Following a similar approach, absorbance can be conveniently measured using Photopette® devices after the addition of Bradford reagent to an unknown sample. The protein concentration can be calculated by substituting the absorbance value in the equation of the standard curve.

Table 1: Bradford assay absorbance for Standard Protein solutions

The data was used for generation of a standard curve and to determine experimental parameters such as limit of detection, linear range and dynamic range. The absorbance values in Table 1 were plotted in the Figure 2.

EXPERIMENTAL PARAMETERS

Upper measurement-limit and Linear Range

From Figure 2, we can deduce that the reading tends to saturate beyond 20 mg/ml (indicated by the dotted line). According to the technical Bulletin for Bradford reagent by Sigma-Aldrich, the recommended protein concentration range for the assay is 0.1–1.4 mg/ml. Hence, this range was used for a standard curve generation.

STANDARD CURVE

A standard curve was plotted in Figure 3 for data within 0.1 mg/ml to 1.4 mg/ml. A linear regression was performed on the data using Microsoft’s Excel® software, and the equation of the standard curve along with its R-squared value was obtained. The slope of the standard curve obtained was 0.217 ml AU/mg

Fig. 2: Absorbance for protein standards for Bradford Assay
Fig. 3: Standard curve for the Bradford assay experiment using Photopette®

Photopette® users may download a pre-configured worksheet for this Bradford assay experiment from our online resource section. The worksheet is compatible with Microsoft Excel® and similar worksheet software, and will aid users in performing the calculations and generating the standard curve.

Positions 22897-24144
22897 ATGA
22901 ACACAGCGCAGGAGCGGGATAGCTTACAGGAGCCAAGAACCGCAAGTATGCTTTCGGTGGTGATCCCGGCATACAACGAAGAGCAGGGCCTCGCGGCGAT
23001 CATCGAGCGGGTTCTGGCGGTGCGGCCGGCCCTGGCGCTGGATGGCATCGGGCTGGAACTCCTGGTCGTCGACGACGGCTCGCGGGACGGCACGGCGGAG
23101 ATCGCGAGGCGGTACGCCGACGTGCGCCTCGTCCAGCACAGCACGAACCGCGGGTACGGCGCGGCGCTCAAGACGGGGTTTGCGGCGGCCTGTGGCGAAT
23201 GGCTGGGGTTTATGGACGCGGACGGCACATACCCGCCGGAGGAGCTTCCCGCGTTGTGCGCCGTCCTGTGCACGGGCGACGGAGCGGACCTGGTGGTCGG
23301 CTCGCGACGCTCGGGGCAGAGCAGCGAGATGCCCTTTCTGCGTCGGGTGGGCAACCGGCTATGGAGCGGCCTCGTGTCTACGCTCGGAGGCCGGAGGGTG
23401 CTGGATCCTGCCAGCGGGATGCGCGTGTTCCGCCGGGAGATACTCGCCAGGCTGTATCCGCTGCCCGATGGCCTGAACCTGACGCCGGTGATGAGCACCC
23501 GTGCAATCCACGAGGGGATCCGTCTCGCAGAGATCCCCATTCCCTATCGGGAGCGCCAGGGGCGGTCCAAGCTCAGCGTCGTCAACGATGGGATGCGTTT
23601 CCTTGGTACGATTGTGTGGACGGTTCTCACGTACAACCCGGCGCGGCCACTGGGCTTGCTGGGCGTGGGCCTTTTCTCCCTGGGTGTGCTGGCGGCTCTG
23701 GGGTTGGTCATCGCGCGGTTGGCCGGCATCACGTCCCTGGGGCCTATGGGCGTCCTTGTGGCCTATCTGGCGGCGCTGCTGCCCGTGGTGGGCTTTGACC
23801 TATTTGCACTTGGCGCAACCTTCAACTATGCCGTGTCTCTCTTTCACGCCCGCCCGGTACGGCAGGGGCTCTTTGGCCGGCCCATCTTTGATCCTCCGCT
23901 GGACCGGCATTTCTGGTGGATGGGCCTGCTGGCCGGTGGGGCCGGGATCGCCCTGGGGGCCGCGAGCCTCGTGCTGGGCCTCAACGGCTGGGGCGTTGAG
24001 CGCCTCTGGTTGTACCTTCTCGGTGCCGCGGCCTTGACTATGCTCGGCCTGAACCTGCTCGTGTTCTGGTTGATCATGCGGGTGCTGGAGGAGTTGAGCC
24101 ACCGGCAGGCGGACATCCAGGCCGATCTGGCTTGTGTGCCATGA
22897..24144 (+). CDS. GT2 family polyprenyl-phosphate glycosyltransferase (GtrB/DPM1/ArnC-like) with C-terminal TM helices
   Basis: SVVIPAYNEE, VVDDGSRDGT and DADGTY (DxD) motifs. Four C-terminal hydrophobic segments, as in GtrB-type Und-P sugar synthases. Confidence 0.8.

Limit of Detection

The Limit of Detection (LOD) for this assay using Photopette® is determined by factoring in the standard deviation (SD) for blank measurements as well as experimental data using the equation given below [4]:

LOD = 3 x SDblank / Slope(Standard Curve

The standard deviation for blank measurements with 50 repeats using the same CuveTipTM was found to be 0.005 AU. Thus, the limit of detection for the Bradford assay measurement with Photopette® using the equation above was 69 µg/ml.

LOD = 3 x 0.005 AU / 0.217 ml AU/mg LOD = 69 µg/ml

LIMITATIONS

The calibration-range was limited by the concentration range recommended for the Bradford assay. Therefore, the range is standard curve is not a limitation of the device.

The application note guides the user for determining concentration of unknown protein sample using a Bradford assay. It highlights experimental parameters such as limit of detection and upper measurement-limit and linear range for Bradford assay measurements using Photopette®.

[1]

M. M. Bradford, “A rapid and sensitive method for the quantitation of microgram quantities of protein utilizing the principle of protein-dye binding,” Anal. Biochem., vol. 72, no. 1–2, pp. 248–254, May 1976.

[2]

Tip Biosystems Pte Ltd, F. Omar, “Photopette User Manual V1.0.0,” Singapore, 2017.

[3]

Sigma Aldrich, “Bradford Reagent #B6916.”

[4]

Using 3 x SD will result in a confidence of 99.86%.

Photopette and CuveTip are registered trademarks of Tip Biosystems Pte Ltd, Singapore.

Download this  Application Note as PDF File here: AN-015 – Protein Measurement Using Bradford Assay and Photopette